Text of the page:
[XeTeX] Ligatures question

John Was john.was at ntlworld.com
Wed Jun 3 08:50:05 CEST 2009

Hello Nicolas

There's no objection on aesthetic grounds, or even grammatical ones.  But there certainly is on linguistic ones if you are setting a classical text, as has been explained.  For a medieval one you could argue the toss on a per-case basis.  Ignore the publishers - they don't know about that sort of thing!  We are a long way from the scholar-printers of the fifteenth and sixteenth centuries, alas.


  ----- Original Message ----- 
  From: Nicolas Vaughan 
  To: Unicode-based TeX for Mac OS X and other platforms 
  Sent: Tuesday, June 02, 2009 11:02 PM
  Subject: Re: [XeTeX] Ligatures question

  I'm sorry, but I´ll have agree with Fr. Michael. I doesn't seem wrong, neither aesthetically, nor grammatically, to use these kinds of ligatures. If nowadays there have gone out of fashion, or if there doesnt seem to be any more use for them, I don't mind at all. I have typeset several Latin language editions using these ligatures and they seem beautiful---and the publishers for whom I've worked also seem to like them.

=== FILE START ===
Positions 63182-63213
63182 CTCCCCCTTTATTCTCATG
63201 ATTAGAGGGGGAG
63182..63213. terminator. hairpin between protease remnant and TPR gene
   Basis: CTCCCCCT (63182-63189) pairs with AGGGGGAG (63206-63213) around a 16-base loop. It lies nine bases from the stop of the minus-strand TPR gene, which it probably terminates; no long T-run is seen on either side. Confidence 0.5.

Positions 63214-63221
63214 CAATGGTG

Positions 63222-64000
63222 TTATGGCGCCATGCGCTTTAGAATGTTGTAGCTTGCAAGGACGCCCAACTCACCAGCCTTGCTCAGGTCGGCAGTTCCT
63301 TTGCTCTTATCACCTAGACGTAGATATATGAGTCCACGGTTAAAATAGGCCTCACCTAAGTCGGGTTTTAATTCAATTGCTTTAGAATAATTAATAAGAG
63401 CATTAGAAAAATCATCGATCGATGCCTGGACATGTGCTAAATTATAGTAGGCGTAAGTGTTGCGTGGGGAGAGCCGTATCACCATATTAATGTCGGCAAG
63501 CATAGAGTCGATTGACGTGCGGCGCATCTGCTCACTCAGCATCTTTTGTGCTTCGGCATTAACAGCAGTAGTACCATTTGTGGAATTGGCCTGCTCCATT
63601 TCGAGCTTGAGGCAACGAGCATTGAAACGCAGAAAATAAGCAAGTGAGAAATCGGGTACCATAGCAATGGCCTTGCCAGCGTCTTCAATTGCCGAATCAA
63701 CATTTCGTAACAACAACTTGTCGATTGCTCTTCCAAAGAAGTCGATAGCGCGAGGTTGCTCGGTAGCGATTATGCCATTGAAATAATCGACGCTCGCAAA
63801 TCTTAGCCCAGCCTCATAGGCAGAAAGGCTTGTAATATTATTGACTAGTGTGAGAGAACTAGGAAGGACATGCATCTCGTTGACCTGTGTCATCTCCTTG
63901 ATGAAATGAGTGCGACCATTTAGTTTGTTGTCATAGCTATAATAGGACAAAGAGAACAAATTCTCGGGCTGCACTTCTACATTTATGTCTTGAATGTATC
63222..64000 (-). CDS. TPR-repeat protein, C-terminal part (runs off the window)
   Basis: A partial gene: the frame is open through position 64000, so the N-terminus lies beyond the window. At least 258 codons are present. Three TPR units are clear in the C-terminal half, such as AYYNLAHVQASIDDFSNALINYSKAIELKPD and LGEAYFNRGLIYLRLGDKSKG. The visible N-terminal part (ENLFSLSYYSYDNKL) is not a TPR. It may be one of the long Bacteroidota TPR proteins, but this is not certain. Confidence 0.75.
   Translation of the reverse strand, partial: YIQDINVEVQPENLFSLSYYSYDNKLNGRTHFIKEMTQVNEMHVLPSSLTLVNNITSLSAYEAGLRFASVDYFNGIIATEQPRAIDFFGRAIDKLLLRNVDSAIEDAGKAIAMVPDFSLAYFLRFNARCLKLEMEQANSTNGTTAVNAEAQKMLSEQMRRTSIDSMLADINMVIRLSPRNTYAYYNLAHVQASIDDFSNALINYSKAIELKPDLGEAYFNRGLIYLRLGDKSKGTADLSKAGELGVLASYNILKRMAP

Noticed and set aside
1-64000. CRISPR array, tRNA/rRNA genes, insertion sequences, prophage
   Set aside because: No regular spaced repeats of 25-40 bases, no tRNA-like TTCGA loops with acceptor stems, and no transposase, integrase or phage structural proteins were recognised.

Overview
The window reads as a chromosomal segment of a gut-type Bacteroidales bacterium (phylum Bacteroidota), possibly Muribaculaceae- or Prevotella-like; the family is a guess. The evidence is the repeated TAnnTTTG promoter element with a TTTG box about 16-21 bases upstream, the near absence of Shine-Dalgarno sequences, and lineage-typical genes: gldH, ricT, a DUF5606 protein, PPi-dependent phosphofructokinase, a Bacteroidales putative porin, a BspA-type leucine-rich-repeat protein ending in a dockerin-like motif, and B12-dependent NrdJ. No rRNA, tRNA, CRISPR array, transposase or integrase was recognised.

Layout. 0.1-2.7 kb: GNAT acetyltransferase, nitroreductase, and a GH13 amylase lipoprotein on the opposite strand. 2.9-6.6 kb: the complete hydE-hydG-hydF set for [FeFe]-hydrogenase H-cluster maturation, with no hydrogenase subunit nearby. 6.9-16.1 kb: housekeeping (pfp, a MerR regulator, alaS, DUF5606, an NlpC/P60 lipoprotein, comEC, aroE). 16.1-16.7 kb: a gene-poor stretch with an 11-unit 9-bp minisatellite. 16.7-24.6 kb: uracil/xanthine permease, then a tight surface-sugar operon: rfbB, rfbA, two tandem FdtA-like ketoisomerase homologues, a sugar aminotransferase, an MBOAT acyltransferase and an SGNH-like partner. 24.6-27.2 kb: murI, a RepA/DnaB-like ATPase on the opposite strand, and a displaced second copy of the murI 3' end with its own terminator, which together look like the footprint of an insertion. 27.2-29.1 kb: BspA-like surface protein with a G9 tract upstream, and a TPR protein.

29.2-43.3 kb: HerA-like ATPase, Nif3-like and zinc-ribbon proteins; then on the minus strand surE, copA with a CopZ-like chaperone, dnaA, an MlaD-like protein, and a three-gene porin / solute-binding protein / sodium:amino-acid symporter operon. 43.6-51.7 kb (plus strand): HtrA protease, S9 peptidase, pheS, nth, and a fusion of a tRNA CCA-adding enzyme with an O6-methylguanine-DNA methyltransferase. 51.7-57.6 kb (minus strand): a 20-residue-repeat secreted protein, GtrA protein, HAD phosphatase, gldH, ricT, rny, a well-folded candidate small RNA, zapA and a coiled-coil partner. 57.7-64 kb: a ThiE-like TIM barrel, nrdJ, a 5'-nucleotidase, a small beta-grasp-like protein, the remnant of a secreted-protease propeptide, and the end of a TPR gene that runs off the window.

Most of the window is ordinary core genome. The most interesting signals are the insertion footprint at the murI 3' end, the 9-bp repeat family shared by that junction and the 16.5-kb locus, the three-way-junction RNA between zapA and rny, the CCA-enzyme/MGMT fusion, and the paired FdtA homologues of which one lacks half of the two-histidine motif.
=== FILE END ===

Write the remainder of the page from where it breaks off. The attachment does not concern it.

And what would be the beauty of [Xe]LaTeX --- to quote Dario Taraborelli --- without ligatures?

  Best wishes.

  On Tue, Jun 2, 2009 at 4:21 PM, Fr. Michael Gilmary <FrMichaelGilmary at maronitemonks.org> wrote:

    John Was wrote:

      I meant to add that ct, st, sh, Qu, and whatever other kind of ornamental ligs, swash caps, etc. are available are indeed just a matter of taste, and if you want a flamboyant effect, by all means go ahead (*trying* not to over-egg the pudding - it is the word-processor's disease to use every trick available, while typographers should exercise restraint).  But as should be clear, use of the ae/oe glyphs in Latin would diminish the edition in the eyes of those who are in a position to read the Latin in the first place.

    Thanks to John and David for the update for us non-classicists! The edition of the Nova Vulgata that I use doesn't use those lig/digs, nor do the various editions of the Sisto-Clementine Vulgate.  But an early 20th century edition of St. Thomas (ST and SCG as well as his commentaries on Scripture) /do/ use them. 

    It's interesting what David said about the confusion of the two ae/oe ... I've often wondered about that (coelum vel caelum ?) Personally, I like the archaic look.

    As for the exceptions list, it proves helpful at least for enabling the use of the diaeresis for correct pronunciation (mostly, it's for proper names, as mentioned).


United in adoration of Jesus, 

fr. michael gilmary, mma

Most Holy Trinity Monastery
67 Dugway Road
Petersham, MA 01366-9725

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